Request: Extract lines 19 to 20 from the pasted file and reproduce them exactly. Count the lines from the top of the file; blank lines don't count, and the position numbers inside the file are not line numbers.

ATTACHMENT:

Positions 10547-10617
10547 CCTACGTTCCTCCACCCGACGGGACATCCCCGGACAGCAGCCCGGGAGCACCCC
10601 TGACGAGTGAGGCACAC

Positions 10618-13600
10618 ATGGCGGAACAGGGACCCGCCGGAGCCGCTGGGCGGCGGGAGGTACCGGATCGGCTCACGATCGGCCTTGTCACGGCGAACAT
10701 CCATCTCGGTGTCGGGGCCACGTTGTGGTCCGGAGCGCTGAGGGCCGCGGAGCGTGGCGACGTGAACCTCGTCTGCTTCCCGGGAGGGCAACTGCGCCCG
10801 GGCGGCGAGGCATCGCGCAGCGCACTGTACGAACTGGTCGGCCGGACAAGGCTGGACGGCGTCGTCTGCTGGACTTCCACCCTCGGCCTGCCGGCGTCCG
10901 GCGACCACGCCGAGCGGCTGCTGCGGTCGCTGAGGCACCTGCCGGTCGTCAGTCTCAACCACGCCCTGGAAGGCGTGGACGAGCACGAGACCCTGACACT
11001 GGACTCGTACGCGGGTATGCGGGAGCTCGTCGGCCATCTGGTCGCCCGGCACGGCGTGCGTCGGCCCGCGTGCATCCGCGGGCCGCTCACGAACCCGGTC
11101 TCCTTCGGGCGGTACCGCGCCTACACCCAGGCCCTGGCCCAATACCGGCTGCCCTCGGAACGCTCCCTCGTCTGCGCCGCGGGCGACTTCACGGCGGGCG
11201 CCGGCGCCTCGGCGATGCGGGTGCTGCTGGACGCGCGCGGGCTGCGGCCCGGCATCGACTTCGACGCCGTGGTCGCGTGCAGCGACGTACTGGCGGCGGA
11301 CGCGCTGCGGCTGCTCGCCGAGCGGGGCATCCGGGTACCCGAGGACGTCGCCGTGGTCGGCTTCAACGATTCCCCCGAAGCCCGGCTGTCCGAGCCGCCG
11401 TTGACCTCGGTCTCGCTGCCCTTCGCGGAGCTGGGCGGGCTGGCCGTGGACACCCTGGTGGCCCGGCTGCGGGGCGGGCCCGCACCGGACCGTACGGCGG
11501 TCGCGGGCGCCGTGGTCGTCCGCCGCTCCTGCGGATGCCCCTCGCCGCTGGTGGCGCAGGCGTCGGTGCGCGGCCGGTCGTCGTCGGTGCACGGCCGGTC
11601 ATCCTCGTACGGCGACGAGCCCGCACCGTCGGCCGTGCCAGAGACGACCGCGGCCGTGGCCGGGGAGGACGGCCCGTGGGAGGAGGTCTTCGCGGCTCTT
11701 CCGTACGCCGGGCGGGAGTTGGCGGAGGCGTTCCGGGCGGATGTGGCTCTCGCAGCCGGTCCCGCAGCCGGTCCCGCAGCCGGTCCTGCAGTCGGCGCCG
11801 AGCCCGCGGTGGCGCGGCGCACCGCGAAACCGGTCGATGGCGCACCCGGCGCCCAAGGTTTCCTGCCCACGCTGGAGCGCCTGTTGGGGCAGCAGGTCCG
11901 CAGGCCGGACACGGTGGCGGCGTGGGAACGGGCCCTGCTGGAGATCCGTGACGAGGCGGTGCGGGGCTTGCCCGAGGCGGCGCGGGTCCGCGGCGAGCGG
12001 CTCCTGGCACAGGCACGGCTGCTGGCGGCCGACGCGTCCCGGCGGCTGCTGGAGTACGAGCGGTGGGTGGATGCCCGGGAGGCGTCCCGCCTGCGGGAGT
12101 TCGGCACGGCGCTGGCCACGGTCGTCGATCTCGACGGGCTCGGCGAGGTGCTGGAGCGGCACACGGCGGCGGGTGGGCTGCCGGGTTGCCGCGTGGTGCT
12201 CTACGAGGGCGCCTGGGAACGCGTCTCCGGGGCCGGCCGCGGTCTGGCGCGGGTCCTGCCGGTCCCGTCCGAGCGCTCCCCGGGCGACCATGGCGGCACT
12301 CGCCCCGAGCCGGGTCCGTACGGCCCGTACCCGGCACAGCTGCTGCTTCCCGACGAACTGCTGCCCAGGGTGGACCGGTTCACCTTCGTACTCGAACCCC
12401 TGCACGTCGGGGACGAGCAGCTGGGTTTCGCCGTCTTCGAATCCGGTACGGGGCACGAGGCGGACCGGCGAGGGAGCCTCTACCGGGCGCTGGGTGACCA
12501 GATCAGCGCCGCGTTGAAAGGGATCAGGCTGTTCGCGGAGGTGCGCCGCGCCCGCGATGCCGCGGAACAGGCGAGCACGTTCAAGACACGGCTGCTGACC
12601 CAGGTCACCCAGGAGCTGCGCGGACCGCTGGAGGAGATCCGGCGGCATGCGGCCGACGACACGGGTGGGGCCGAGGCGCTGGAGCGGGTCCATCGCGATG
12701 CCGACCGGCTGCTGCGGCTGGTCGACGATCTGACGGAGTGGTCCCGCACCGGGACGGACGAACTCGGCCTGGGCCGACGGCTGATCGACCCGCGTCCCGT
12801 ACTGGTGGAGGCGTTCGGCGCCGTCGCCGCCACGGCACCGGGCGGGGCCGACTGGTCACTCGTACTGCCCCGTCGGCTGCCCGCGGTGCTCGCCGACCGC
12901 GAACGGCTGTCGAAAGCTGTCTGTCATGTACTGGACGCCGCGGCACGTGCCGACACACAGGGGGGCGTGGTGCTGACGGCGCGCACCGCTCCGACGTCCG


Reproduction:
12001 CTCCTGGCACAGGCACGGCTGCTGGCGGCCGACGCGTCCCGGCGGCTGCTGGAGTACGAGCGGTGGGTGGATGCCCGGGAGGCGTCCCGCCTGCGGGAGT
12101 TCGGCACGGCGCTGGCCACGGTCGTCGATCTCGACGGGCTCGGCGAGGTGCTGGAGCGGCACACGGCGGCGGGTGGGCTGCCGGGTTGCCGCGTGGTGCT